Inside, there’s the system itself (inside a soft bag) on top of a minimal manual and, separated from the system by a card shelf, the metal adapter (and screws) for mounting the CPU to the rear of a monitor. On the right (see photo below) there’s a second, black and grey box, containing the power supply and an HDMI cable.
As you can see from the second photo, this unit comes with a VGA port, as well as an HDMI port, so it seems that it’s possible to run two monitors concurrently (although I haven’t verified that this actually works yet). The ventilation holes all round the top of the case actually are ventilation holes and not just some fancy, plastic ornamental work. There are also slots in the bottom of the case to encourage airflow.
Plugging the TX85 in and switching it on produces one of those mail-order “Uh-oh!” moments, as it takes a second or two to realize that there are no external LEDs (not even on the RJ45 connector) and, until the video comes up, the only indication that the unit is alive is a fairly muted blue glow (via those ventilation holes) from an internal LED.
Once the video is enabled, there’s a splash-screen displaying “American Megatrends” where you have a chance to hit F7 on the keyboard to get into the BIOS set-up, or boot selection screen. The BIOS itself is a very functional one, very, very different from the crippled BIOS which shipped on the first Z8350 I bought. There are, for instance, options for auto-power-on when mains voltage is reconnected (essential for domestic “servers”) and a comprehensive choice of boot-device options (although I found the method for choosing the latter to be somewhat less than intuitive).
Again, vastly different from that first Z8350 experience, it was absolutely no problem to break into the boot sequence (with F7), select a USB key-drive with Ubuntu as the boot device and never have to see Windows at all (sorry Windows fans, I can confirm that it will try to boot into Windows, which is loaded to the internal 64GB by default, but I have no idea what version it is). OpenBSD 6.5 also booted (and installed) with no problem on this machine, so I have no doubt that the other distributions of Linux and BSD will run, too.
There will be more to follow on these little boxes once I have the chance to delve a little deeper….
Hint#1 – FreeBSD/Boot — If you’re experiencing a freeze during boot immediately after the keyboard is detected, you’ll need to disable the UARTs from the boot command line (this is a frequent problem with newer hardware and not specific to the TX85). Reboot the system and, when the FreeBSD boot menu appears, select option #3 (boot loader prompt). This will drop you into a command line, with an “OK> ” prompt. Enter these lines to disable the UARTs and restart the boot process:-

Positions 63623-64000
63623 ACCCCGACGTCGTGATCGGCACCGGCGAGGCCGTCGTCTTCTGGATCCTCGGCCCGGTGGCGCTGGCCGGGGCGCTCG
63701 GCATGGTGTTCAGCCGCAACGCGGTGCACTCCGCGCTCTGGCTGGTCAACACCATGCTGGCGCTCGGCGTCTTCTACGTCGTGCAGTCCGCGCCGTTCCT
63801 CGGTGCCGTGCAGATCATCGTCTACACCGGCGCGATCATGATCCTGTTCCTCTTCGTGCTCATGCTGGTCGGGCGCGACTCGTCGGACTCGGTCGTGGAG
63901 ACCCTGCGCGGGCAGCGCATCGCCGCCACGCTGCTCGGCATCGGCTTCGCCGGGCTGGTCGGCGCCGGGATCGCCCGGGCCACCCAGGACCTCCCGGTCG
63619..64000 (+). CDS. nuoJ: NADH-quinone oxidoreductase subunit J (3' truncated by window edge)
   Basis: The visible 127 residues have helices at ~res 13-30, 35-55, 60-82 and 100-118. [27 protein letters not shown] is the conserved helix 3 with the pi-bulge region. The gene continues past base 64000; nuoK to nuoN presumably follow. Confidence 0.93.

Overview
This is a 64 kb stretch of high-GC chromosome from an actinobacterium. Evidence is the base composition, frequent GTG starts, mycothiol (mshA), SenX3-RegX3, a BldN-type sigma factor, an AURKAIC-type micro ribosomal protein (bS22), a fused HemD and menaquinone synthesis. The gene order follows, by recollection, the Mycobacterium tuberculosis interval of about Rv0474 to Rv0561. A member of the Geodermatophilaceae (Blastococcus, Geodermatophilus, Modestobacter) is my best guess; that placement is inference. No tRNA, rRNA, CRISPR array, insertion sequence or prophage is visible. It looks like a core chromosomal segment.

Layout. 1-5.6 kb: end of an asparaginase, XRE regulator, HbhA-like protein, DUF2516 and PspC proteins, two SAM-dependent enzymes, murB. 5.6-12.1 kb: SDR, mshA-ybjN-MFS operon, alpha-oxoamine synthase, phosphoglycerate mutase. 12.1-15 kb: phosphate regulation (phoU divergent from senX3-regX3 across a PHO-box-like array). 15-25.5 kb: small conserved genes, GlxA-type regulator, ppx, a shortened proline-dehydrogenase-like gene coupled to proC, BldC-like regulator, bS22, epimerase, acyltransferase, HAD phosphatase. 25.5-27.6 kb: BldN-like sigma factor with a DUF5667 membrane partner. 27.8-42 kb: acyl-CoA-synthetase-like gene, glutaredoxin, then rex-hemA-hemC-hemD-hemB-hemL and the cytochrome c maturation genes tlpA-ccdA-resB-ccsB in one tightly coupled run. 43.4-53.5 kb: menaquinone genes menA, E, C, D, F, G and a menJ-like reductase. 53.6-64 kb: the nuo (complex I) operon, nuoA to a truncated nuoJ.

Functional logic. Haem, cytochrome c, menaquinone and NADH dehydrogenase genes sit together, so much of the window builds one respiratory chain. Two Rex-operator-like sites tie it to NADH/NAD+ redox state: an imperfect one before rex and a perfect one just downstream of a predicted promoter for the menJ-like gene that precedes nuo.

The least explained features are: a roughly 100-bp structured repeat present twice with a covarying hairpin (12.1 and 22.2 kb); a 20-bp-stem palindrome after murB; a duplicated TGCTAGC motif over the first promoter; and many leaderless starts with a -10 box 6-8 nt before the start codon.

When your installation has completed (and before rebooting the system), edit the /boot/device.hints (or the /boot/loader.conf.local file, if your system has it) and add the two “set hint…” lines (but -not- the “boot” line) to make this a permanent fix.
Hint#2 – Ubuntu/Linux/WiFi — You might find that, even if you’ve chosen “Install third-party firmware” at install time, the WiFi doesn’t immediately work on this box. Don’t panic! It does have 2.4G/5G dual-band WiFi, as per the advertisments. What it doesn’t have on initial install is enough information to get the Broadcom firmware up and running on the wireless chip; it’s missing a file named
/lib/firmware/brcm/brcmfmac43455-sdio.TaNix-Tx85.txt. Luckily, there is a pre-existing
brcmfmac43455-sdio.MINIX-NEO Z83-4.txt in the same directory and you can simply copy it to the “TaNix-Tx85” name and everything will (following a reboot) burst into life.
Update 2019 Sept 6th — Unfortunately, I have to report the untimely demise of the PSU on one of the two test units. It had been working for a couple of weeks, but I disconnected the systems while we were away from home and on our return one of them wouldn’t power back up. As I had a couple of similar 12v PSUs sitting around, it didn’t take too long to isolate the problem. There was no smoke, or excitement of any sort, it just failed to power-up. At the moment, this is going down to “infant mortality”. The system itself is still working perfectly on the replacement PSU.